Usability requirements: how to specify, test and report usability

Guide for purchasers and procurers

Why does usability matter?

Inadequate usability can lead to significant additional costs associated with poor productivity and increased support overheads. It can also significantly increase the risk that implementation of a new system may fail. It is therefore important to include usability requirements in procurement specifications, and to test usability prior to purchase.

The potential benefits of increased usability are:

Usage savings

  • reduced task time and increased productivity
  • fewer user errors that have to be corrected later
  • fewer user errors leading to increased quality of service
  • less training, support and documentation is required
  • reduced staff turnover as a result of higher satisfaction and motivation

Support savings

  • reduced costs of producing training materials
  • reduced time providing training
  • reduced time spent by other staff providing assistance when users encounter difficulties
  • reduced help line support

Improve the quality of life

  • less stress from frustrating software
  • users are more satisfied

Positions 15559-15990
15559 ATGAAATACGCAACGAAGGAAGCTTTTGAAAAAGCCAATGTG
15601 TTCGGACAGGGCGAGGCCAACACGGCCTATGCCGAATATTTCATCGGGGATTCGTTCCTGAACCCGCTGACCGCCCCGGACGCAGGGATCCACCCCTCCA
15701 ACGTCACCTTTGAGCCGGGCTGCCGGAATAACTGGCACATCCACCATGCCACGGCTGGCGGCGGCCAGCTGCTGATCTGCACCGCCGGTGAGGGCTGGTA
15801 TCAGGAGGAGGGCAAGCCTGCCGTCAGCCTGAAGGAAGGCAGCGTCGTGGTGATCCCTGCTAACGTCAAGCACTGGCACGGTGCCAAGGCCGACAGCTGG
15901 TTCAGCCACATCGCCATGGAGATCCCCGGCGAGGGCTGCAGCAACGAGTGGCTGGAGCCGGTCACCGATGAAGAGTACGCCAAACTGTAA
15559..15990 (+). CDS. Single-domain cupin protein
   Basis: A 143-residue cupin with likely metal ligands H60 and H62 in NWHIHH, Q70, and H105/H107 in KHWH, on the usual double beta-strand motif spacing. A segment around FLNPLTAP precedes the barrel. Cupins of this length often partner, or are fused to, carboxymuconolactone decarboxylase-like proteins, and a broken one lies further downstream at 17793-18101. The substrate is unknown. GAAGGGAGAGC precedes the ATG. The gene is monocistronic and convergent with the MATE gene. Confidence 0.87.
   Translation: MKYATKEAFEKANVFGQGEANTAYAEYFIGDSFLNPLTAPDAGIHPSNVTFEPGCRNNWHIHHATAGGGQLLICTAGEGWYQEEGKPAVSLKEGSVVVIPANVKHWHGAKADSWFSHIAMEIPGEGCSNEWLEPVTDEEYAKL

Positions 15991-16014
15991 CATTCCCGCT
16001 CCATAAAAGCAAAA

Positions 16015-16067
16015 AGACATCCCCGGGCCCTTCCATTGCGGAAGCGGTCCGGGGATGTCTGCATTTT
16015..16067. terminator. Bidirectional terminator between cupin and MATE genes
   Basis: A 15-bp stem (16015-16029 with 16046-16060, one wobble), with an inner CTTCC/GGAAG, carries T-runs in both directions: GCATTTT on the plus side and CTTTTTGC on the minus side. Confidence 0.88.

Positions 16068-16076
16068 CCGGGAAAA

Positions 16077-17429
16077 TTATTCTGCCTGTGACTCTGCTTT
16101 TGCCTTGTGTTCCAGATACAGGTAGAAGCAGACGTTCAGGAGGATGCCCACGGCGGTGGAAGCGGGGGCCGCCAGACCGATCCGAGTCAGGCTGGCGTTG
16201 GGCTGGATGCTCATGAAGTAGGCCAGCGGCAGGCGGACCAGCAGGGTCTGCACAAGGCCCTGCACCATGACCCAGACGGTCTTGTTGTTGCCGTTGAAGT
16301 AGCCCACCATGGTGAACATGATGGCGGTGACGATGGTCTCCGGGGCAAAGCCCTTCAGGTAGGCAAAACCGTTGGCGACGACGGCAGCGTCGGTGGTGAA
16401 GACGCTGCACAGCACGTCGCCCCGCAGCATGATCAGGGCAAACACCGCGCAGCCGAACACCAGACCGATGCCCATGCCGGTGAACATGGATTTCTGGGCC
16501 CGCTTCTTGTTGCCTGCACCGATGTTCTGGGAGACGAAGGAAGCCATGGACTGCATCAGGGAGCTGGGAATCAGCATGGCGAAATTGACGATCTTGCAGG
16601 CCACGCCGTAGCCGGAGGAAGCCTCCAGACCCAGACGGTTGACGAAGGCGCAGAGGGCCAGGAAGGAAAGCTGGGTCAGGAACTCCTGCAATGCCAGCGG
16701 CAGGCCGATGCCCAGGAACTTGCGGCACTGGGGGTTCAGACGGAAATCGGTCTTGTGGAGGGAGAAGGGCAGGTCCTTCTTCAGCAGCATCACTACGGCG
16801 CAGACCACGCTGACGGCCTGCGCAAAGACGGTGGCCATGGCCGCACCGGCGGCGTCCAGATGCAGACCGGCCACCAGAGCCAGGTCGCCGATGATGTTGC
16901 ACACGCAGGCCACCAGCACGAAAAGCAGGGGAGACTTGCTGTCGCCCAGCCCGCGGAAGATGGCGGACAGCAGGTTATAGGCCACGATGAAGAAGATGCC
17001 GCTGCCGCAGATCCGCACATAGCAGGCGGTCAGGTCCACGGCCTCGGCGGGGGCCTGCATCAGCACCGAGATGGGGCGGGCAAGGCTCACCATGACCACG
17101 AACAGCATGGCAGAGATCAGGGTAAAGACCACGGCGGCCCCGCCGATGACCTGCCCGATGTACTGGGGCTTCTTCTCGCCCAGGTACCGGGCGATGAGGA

Health and safety legislation

  • the European Directive on Display Screen Equipment (implemented in the national legislation of EU countries) requires that software is suitable for the task and easy to use

See the case studies for examples of the benefits that can be obtained by consumers.

Usability as part of a contract with the supplier

A potential supplier may be concerned at the increased risks and costs associated with developing a system to meet specific usability requirements. A conservative strategy is to require that the new system must be at least as usable as an existing system (see UsabilityNet for more details). This protects against the risk of the costs and overheads associated with reduced usability. If the existing system has known problems, some improvement may be required. If a satisfaction questionnaire such as SUMI or WAMMI is used that has population norms, it is possible to require that user satisfaction is at least as great as the industry average.

To be meaningful the requirements should specify task scenarios which are a realistic representation of the expected usage.

Usability as part of acceptance testing

Ideally testing should involve at least 8 users to assess whether predefined requirements have been met. However, even if no specific requirements have been defined, usability testing will still identify any areas where users have difficulties with the tasks. If the main objective is to identify problems rather than obtain measures, it is more effective to test more tasks with fewer users (4 or 5 per task).

In both cases it is important to use representative users carrying out realistic tasks.

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